Chapter

Refusing to answer questions

Lord Denning

in The Due Process of Law

Published in print January 1980 | ISBN: 9780406176080
Published online March 2012 | e-ISBN: 9780191705113 | DOI: http://dx.doi.org/10.1093/acprof:oso/9780406176080.003.0004
Refusing to answer questions

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This chapter discusses a case of intense public interest in which two journalists refused to answer questions asked of them in the witness-box. As a result, they were sent to prison. This chapter explains whether they were guilty of contempt of court or not. A preliminary point arose as to the relevancy of the question. A witness is only bound to answer a relevant question, not an irrelevant one. The cases, heard together, were Attorney-General v Mulholland; Attorney-General v Foster. That case made some journalists very angry. The New Statesman published an article by one of them against the judges to which the Daily Mirror retorted with a nice piece of satire. The Mirror recognised that it is the duty of a judge to administer the law as the law stands, and not as some would like it to be.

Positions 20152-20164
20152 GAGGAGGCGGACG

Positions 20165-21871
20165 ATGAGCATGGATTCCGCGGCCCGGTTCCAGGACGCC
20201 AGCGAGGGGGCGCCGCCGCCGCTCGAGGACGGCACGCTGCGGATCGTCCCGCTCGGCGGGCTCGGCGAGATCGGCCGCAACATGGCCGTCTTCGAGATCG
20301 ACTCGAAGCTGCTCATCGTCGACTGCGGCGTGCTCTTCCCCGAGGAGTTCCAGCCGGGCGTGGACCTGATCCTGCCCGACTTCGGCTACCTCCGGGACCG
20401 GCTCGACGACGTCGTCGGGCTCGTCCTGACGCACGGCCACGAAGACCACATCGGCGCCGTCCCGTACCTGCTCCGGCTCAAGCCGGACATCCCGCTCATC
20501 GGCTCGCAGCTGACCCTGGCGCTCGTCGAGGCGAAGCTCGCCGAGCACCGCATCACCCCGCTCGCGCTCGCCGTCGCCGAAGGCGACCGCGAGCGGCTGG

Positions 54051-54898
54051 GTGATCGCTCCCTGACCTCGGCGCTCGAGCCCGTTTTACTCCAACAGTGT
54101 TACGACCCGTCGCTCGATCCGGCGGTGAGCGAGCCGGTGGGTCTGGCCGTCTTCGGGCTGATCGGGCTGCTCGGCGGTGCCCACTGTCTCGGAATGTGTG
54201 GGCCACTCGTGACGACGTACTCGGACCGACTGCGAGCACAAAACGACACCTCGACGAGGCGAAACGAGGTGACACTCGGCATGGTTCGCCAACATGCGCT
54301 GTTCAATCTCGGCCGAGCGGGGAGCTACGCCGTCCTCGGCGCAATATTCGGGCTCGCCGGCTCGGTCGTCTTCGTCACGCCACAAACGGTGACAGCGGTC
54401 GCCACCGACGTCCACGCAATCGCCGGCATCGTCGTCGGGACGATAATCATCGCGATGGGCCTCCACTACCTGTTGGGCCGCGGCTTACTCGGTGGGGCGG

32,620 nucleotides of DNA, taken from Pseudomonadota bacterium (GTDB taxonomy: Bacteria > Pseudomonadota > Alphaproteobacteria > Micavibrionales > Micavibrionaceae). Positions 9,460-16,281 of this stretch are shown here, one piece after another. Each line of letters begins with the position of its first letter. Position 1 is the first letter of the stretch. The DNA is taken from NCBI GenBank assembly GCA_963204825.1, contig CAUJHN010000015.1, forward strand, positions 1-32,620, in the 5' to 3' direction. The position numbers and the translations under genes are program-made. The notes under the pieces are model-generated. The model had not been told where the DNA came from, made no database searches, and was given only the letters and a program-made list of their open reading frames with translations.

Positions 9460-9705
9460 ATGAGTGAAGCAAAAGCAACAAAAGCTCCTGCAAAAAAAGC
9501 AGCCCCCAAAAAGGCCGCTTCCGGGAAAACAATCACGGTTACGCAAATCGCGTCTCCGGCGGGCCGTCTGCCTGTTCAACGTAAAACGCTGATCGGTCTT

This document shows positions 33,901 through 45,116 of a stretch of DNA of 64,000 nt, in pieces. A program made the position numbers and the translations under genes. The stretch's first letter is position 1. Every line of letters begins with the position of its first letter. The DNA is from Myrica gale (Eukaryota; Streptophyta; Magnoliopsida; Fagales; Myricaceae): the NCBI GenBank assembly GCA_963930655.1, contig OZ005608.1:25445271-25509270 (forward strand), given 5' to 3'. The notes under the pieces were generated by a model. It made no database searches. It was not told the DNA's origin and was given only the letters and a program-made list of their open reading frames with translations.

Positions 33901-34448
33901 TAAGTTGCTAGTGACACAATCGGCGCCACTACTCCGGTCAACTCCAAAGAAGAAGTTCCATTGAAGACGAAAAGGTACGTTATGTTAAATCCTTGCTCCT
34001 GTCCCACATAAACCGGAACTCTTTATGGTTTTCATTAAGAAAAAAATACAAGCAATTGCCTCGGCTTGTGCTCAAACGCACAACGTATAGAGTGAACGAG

Keywords: witness; Attorney-General v Mulholland; Attorney-General v Foster; New Statesman; Daily Mirror

Chapter.  1372 words. 

Subjects: Constitutional and Administrative Law

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